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  • Gratitude on Thanksgiving and Beyond

    About a month before Thanksgiving popular magazines and newspapers feature scrumptious recipes, or articles about pre-planning to prevent feeling stuffed or spoiling your weight management or health goals. Children in school may learn about the history of Thanksgiving, but how often does the component of gratitude come up during this holiday season?

    We tend to take much for granted, whether it is our health, our material possessions, our family remaining an integral part of our lives. etc. Only when we lose someone or something do most of us realize what a vacuum has been created.

    Why bother to practice gratitude?

    Practicing gratitude has been shown to be associated with positive outcomes. Research suggests that practicing gratitude is associated with increased happiness, improved health, resilience, and better relationships. Research by Robert Emmons, Ph.D. suggests that practicing gratitude decreases depression.

    After a long draught it may seem natural to feel grateful for a heavy rain. But, what about acknowledging gratitude for the rain that helps crops grow and flowers bloom even when there isn’t a draught? The pandemic has taught many of us how important our health is, and how quickly one’s health status can change. It has also been a lesson in appreciating our essential workers who showed up to hospitals, ambulance services, businesses, the post office, to name just a few, even before a vaccine was available. Even though Covid-19 is not yet behind us, people are already taking things for granted, like the ability to return to air travel. Younger, healthier people may forget that their body is a miracle until a parent or grandparent has a stroke or other disorder, and they see that speech or mobility is not to be taken for granted.

    How to cultivate an appreciation for what we have?

    A gratitude journal is a common practice. Even though we are a sleep-deprived nation, devoting a few minutes most nights to jotting down one or two things for which you are grateful has been shown to improve sleep. It doesn’t have to be in a beautiful book, or with perfect grammar. It can be as simple as stating, “I am grateful that my old car made it to and from my appointment today.”

    Another way to highlight your appreciation is to integrate gratitude with mindfulness. You can take a walk and “smell the roses” rather than letting the sights go by in a blur. Don’t wait for a spectacular sunset or a rainbow, look for a bird’s nest or some cute chipmunks or ducks along your path. While appreciating nature, you can reflect on people who have been kind to you, for example. When you return home, you may decide to write a thank you note to a friend or relative.

    Don’t think you have time for the above suggestions? What about just remembering to say, “thank you,” with a smile, to someone who holds the door for you?

    How parents can help children recognize the role of gratitude:

    Starting to cultivate gratitude at a young age can have lifelong dividends. Parents can highlight what they are grateful for when a child or teen is disappointed about a loss in a team sport, or a friend who is moving away, for example. The parent can help “tip the scale” for the child, by highlighting how many friends they made by joining the team (even though they lost the game or trophy). Or, by expressing thankfulness for email or video chats to help stay in touch with the friend who is moving.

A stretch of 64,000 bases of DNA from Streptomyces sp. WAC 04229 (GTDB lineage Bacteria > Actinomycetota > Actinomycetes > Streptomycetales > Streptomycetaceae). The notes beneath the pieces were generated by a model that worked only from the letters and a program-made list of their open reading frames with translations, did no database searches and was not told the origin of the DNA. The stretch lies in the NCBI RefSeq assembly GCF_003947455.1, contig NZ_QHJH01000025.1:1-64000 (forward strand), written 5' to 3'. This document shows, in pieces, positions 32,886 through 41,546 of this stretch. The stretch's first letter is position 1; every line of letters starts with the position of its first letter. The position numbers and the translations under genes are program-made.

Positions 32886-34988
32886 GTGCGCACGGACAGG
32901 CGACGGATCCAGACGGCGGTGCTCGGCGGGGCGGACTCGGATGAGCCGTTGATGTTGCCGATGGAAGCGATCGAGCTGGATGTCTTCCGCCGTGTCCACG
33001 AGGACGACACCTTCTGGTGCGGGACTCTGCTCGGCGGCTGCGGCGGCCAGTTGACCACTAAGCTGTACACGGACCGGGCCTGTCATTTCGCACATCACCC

Shift the emphasis from an attitude of, “nothing goes right for me” to appreciation for the good parts. For example, if a beloved pet dies, a parent can be empathetic when the child is sad, but after a reasonable period of grieving the parent can place the accent on how many years of fun we had with ‘Rover” rather than on how quiet the house feels without him. Cherishing the positive memories, in contrast to dwelling on the loss, reinforces the role of appreciation in our lives.

    Families, who hopefully share at least a weekly dinner together, can create a gratitude jar. During the week, family members slip a note into the jar that expresses appreciation for another family member. Some families assign a family member, so everyone has at least one note at the family dinner. Again, it doesn’t have to be a Herculean accomplishment. John can write that he appreciates his sister, Susan, grabbing his lunch when he was late for the bus on Monday. This is also an ideal way for parents to, “catch them being good,” rather than harping on what’s wrong.

    I would be remiss if I didn’t mention the importance of connection when speaking of holidays. Connections with others help us to buffer the stress, loss, and pain in our lives. The old melody, “Over the river and through the woods to Grandmother’s house we go…” echoes the tradition many families have and the travel industry statistics support it. But, what if you don’t have a grandparent or are not close with your family? Rather than remain isolated on Thanksgiving (or other holidays) consider establishing a tradition with friends or neighbors. If that doesn’t work for you this year, what about volunteering at a soup kitchen where your presence would be most welcomed. Those who volunteer often feel they get more out of it than they give to others. You may end up saying, “I am grateful for the opportunity this volunteer position provided.”

    Heightened awareness about gratitude can lead to small behavioral changes and eventually positive outcomes that are noticeable in one’s outlook, relationships, and health.

    Group Of Multi-Generation Family And Friends Sitting Around Table And Enjoying Meal